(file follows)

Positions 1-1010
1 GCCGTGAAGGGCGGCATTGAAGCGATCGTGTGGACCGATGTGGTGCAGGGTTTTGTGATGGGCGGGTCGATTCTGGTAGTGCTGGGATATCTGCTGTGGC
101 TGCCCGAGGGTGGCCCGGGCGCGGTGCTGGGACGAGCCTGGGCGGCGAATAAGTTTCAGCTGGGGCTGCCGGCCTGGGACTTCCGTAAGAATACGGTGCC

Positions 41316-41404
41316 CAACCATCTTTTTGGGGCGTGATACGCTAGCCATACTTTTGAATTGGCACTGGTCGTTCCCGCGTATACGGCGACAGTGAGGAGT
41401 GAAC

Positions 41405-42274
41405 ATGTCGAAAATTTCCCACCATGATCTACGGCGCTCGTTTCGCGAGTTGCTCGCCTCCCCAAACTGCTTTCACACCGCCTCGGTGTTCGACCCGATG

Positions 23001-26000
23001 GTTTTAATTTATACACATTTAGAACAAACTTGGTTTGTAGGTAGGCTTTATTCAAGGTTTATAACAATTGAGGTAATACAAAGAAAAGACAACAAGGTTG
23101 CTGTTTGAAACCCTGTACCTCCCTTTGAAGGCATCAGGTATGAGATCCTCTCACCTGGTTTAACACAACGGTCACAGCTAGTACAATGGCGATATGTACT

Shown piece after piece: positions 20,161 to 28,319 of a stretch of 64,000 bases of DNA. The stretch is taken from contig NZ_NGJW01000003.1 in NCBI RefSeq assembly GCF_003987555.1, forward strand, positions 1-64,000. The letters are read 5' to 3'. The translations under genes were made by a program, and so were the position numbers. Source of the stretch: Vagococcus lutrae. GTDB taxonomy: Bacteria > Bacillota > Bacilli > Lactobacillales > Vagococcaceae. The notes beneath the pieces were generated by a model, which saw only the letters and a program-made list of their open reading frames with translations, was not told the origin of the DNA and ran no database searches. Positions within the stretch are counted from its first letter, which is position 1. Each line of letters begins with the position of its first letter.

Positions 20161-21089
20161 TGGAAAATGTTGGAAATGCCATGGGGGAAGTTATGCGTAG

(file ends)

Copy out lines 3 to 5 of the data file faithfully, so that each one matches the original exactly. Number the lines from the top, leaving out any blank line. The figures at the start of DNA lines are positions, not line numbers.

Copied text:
101 TGCCCGAGGGTGGCCCGGGCGCGGTGCTGGGACGAGCCTGGGCGGCGAATAAGTTTCAGCTGGGGCTGCCGGCCTGGGACTTCCGTAAGAATACGGTGCC

Positions 41316-41404
41316 CAACCATCTTTTTGGGGCGTGATACGCTAGCCATACTTTTGAATTGGCACTGGTCGTTCCCGCGTATACGGCGACAGTGAGGAGT